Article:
Dutch and Frisian (spoken mostly in the province Friesland) are the official languages in the Netherlands. For the three special municipalities Bonaire, Sint Eustatius and Saba, English and Papiamento are official languages as well. The spelling of the Dutch language is laid down in the Spelling Act (Spellingwet).
In 2010, the central government handed in a legislative proposal to include the Dutch language in the constitution. As a result of internationalisation and the diversity of the population, other languages are gaining ground, especially English. The purpose of the proposed amendment to the constitution is to guarantee that the Dutch language will always be the lingua franca in the Netherlands. The provision in the constitution concerning Frisian is to guarantee that the current status of the Frisian language will be maintained. The Dutch language is enshrined in the constitution as Article 23a, and came into force in 2015.
In 1980, the intergovernmental organisation Dutch Language Union (Taalunie) was established by the Flemish and Dutch governments. The Union aims to “support the Dutch language at home and around the world in order to keep the language as dynamic and vigorous as today. Therefore, the Taalunie proactively develops language policies, products and services.” In 2004, the Republic of Suriname became an associate member and the Union cooperates with Curaçao, Saint Martin and Aruba from 2007 onwards. Cooperation also takes place between the Union and the Republic of South Africa (see also chapter 2.5.4).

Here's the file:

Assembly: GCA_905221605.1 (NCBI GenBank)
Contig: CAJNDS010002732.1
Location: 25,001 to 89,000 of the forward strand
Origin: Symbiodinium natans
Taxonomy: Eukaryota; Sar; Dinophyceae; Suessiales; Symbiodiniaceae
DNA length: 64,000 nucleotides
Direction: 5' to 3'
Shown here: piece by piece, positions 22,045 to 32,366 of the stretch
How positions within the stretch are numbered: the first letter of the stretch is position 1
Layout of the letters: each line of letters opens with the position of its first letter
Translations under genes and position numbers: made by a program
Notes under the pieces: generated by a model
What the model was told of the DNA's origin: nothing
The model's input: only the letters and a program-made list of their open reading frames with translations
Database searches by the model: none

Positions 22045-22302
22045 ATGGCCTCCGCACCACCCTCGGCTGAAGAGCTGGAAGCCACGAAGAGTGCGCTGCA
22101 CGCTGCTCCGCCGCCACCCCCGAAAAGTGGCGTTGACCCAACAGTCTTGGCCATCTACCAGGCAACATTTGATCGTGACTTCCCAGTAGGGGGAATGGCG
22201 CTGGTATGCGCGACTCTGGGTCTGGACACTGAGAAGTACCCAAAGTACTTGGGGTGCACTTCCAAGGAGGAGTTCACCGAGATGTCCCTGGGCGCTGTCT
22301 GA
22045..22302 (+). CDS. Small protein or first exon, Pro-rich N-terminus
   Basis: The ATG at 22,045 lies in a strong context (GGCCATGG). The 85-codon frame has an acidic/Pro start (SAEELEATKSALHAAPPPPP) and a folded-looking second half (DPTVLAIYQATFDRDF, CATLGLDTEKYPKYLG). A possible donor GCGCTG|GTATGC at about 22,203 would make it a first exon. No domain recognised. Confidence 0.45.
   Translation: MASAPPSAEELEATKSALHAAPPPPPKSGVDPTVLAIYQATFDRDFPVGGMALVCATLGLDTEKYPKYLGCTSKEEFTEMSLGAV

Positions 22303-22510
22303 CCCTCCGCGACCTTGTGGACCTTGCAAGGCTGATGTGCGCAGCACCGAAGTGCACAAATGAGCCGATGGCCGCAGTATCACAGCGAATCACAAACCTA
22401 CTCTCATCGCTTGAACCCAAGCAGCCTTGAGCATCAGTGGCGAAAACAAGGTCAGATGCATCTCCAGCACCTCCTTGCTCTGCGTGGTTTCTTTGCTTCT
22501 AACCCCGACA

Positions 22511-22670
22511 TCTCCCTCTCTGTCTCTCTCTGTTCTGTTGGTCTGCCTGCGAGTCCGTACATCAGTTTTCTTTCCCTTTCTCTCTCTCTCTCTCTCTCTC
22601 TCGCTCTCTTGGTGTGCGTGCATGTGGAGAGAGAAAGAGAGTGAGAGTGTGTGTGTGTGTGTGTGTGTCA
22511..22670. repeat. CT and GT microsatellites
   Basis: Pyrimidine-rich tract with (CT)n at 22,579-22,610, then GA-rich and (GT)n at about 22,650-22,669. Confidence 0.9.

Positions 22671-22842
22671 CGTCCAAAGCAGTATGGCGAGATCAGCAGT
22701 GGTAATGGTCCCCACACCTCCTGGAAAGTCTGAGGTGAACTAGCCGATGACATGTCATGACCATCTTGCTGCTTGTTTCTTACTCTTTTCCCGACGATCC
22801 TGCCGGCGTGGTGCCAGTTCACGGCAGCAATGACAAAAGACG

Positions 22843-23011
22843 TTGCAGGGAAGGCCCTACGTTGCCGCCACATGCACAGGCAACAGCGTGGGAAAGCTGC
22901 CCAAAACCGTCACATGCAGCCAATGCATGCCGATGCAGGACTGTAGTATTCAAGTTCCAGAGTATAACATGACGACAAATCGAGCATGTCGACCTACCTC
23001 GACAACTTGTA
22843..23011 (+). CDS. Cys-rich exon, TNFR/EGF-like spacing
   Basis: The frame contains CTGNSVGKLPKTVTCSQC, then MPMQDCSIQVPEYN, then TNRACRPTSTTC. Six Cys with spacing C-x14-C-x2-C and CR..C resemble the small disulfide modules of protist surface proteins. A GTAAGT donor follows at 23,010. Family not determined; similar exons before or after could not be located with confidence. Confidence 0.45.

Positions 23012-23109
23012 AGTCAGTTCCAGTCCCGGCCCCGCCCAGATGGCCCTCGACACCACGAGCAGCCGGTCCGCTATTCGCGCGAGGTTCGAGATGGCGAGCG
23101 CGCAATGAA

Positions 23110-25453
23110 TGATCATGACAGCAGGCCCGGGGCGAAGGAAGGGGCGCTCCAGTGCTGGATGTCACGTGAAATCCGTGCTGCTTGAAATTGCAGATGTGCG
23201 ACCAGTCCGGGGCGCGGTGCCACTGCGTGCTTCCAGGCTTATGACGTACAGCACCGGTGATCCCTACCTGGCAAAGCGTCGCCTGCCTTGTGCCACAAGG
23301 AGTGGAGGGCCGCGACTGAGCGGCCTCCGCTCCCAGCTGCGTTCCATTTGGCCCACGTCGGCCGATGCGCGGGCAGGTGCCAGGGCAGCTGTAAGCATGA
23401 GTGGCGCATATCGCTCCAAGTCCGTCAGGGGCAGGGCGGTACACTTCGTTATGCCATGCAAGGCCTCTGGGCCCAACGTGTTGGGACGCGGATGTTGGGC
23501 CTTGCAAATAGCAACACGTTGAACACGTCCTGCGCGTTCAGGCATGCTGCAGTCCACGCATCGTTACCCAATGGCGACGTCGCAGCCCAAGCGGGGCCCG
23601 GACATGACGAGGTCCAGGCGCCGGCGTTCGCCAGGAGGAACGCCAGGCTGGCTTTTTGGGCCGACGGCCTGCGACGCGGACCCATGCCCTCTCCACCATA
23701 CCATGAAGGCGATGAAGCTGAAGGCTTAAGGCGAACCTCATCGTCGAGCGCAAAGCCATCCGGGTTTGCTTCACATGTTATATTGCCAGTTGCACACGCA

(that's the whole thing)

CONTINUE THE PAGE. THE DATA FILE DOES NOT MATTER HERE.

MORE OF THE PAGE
In 2011, the then Minister of the Interior and Kingdom Relations, Ronald Plasterk, announced a new law concerning the Frisian language. This law offers everyone in the province Friesland the right to use the Frisian language in their contact with the government. In addition, a council for the Frisian language was to be formed in order to protect and stimulate the use of Frisian.
In 2013, the Administrative Agreement on Frisian Language and Culture 2013-2018 was signed. This document contains a number of agreements that aim to stimulate the Frisian language and culture, especially in the fields of education, media and culture. Those involved are the Ministries of the Interior and Kingdom Relations; Education, Culture and Science; Foreign Affairs; Security and Justice; and Social Affairs and Employment.
This agreement has been renewed in December 2018 with the Administrative Agreement on Frisian Language and Culture 2019-2023. One of the main aims of the agreement is to increase the use of Frisian language in the education system. All Frisian schools need to meet the objectives of the agreement by 2030. An example of an objective is to offer the Frisian language as a course at every Frisian secondary school. Education in the Frisian language at university level is mentioned in the agreement as well. The University of Groningen includes a Frisian language department and the Ministry of Interior and Kingdom Relations provides the university with an annual grant of EUR 110 000.